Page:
What students are reading

UC Berkeley surveyed what students have been reading over a 20-year period, and the results are interesting. The top books are: 1987 – The Color Purple, 1997 – The Fountainhead, and 2007 – Harry Potter and the Deathly Hallows.

Ayn Rand’s book was actually #2 in 1987 and has disappeared from 2007’s top 10, a list which is rife with J.K. Rowling titles. Fortunately, some oldies-but-goodies have consistently made the grade, including Jane Austen, Fyodor Dostoevsky, and F. Scott Fitzgerald.

The article summarizes the findings this way:

What conclusions can we draw from these admittedly unscientific surveys? Student do manage to read for enjoyment, and they read widely. Best seller lists (and Oprah?) influence their reading, but clearly they have strong wills of their own. Can we explain Madame Bovary, Our Man in Havana, All Quiet on the Western Front, Great Expectations, and The Screwtape Letters as recreational reading among college students? No, but we can be thankful.

Amen to that!

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7 Responses to What students are reading

  1. Andi says:

    Students are reading?? How glorious. I’m printing out the article, blowing it up poster size, and hanging it in my office just as encouragement. Thanks for the heads up.


  2. Dark Orpheus says:

    Ah, darn. No Pratchett on the list?


  3. Charlotte says:

    I well remember that Ayn Rand trend. I was one of the ones reading her in the Eighties. Glad to see students have moved on.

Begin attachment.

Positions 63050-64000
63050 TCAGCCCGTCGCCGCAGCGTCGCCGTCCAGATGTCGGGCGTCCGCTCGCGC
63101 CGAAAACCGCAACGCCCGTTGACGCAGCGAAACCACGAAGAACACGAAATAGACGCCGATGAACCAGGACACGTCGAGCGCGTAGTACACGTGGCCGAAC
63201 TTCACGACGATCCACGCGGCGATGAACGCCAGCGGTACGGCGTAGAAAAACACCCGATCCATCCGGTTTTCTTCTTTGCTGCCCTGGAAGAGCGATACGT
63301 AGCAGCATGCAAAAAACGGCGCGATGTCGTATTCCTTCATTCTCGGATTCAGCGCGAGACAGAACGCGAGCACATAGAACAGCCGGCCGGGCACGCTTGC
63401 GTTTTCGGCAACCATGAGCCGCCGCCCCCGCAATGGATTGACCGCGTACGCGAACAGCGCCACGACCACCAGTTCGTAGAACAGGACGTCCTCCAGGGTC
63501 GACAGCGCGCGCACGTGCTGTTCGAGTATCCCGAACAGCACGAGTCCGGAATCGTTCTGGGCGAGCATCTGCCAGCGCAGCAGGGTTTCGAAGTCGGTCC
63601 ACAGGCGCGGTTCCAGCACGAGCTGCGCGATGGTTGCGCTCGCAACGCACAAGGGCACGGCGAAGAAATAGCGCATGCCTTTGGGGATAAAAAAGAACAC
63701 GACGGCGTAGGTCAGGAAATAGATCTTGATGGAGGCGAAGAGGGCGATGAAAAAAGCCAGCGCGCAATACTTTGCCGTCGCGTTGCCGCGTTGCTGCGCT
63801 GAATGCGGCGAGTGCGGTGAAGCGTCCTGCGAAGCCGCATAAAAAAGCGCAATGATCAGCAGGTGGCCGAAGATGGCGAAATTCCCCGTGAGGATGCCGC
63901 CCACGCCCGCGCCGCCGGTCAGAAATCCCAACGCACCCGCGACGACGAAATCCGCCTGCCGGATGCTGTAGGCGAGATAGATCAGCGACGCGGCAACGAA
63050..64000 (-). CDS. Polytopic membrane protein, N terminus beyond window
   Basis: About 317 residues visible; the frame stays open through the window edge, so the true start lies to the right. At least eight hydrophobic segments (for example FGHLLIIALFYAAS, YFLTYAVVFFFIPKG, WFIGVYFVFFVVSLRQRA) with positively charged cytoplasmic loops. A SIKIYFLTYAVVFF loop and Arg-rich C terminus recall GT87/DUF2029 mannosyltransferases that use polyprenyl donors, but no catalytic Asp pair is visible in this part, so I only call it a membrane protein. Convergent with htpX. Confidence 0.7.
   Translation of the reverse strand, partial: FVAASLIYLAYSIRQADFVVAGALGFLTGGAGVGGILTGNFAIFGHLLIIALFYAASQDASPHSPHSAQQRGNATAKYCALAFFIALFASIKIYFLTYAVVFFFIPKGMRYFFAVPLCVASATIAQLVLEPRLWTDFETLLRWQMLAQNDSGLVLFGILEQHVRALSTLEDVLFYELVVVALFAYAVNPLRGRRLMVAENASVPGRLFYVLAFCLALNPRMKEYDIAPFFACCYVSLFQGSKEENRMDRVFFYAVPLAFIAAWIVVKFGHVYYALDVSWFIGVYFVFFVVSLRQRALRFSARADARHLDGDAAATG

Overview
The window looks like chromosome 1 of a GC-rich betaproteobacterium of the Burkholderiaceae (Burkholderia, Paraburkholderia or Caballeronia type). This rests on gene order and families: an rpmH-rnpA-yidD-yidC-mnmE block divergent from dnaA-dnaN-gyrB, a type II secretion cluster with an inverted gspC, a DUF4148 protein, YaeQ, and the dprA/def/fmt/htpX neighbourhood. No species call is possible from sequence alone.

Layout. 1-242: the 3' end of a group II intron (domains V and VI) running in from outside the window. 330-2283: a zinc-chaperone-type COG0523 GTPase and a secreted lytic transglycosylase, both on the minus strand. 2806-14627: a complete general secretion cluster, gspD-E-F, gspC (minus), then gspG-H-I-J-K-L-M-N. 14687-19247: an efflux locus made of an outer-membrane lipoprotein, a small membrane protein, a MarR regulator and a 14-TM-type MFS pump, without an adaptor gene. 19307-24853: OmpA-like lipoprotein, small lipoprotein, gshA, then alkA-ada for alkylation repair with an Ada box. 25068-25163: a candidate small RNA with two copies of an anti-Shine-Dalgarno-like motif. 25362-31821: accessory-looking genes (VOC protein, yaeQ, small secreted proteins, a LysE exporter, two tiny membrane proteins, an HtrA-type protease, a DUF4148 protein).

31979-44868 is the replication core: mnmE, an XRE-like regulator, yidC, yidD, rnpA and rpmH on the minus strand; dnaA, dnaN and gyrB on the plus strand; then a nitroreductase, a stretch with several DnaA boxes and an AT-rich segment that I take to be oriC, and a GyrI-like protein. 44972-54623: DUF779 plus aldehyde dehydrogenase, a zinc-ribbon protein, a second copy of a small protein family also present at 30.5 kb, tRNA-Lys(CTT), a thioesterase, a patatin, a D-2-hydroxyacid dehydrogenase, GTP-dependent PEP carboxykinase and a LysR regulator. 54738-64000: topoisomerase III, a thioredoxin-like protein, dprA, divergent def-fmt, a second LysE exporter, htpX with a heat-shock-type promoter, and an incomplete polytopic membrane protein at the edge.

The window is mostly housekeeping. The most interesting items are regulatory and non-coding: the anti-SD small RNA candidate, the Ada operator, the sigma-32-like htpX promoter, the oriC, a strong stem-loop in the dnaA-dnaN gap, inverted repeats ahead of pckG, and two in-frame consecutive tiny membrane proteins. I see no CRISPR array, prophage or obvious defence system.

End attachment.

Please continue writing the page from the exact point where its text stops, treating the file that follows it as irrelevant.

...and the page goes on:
4. Tara says:

    Interesting lists! Thanks for sharing them. To tell you the truth, I did very little reading for pleasure in college. I was much too busy read biochemisty books and memorizing structures of amino acids. (Seriously.)


  5. I remember reading what was passed along to me in school in addition to books I chose myself. The penguin classic series was extremely popular, and authors like Zola and Tolstoy were passed around and widely enjoyed. Almost everyone could discuss what they liked about Steinbeck and Salinger, Austen and Dickens–but then we read those authors in High School. Reading for pleasure helped us with our advanced math analysis classes and such. It gave us a break and we ended up doing better work overall. Flex.Novels helped a lot while taking logic, philo. and ethics classes, too– Balzac springs to mind as an example I used in class..something from his novel “Cousin Bette”


  6. snackywombat says:

    whoa that’s interesting. in college, was an english major so i was pretty much reading three books at all times. i remember the fountainhead being very in vogue but i ended up reading a lot of milan kundera and isabel allende. funny what speaks to us at different times in life.


  7. Katherine says:

    Its amazing how reading habits change over the years. I shouldn’t be so surprised that there are so many HP titles on the list, though its to be expected.


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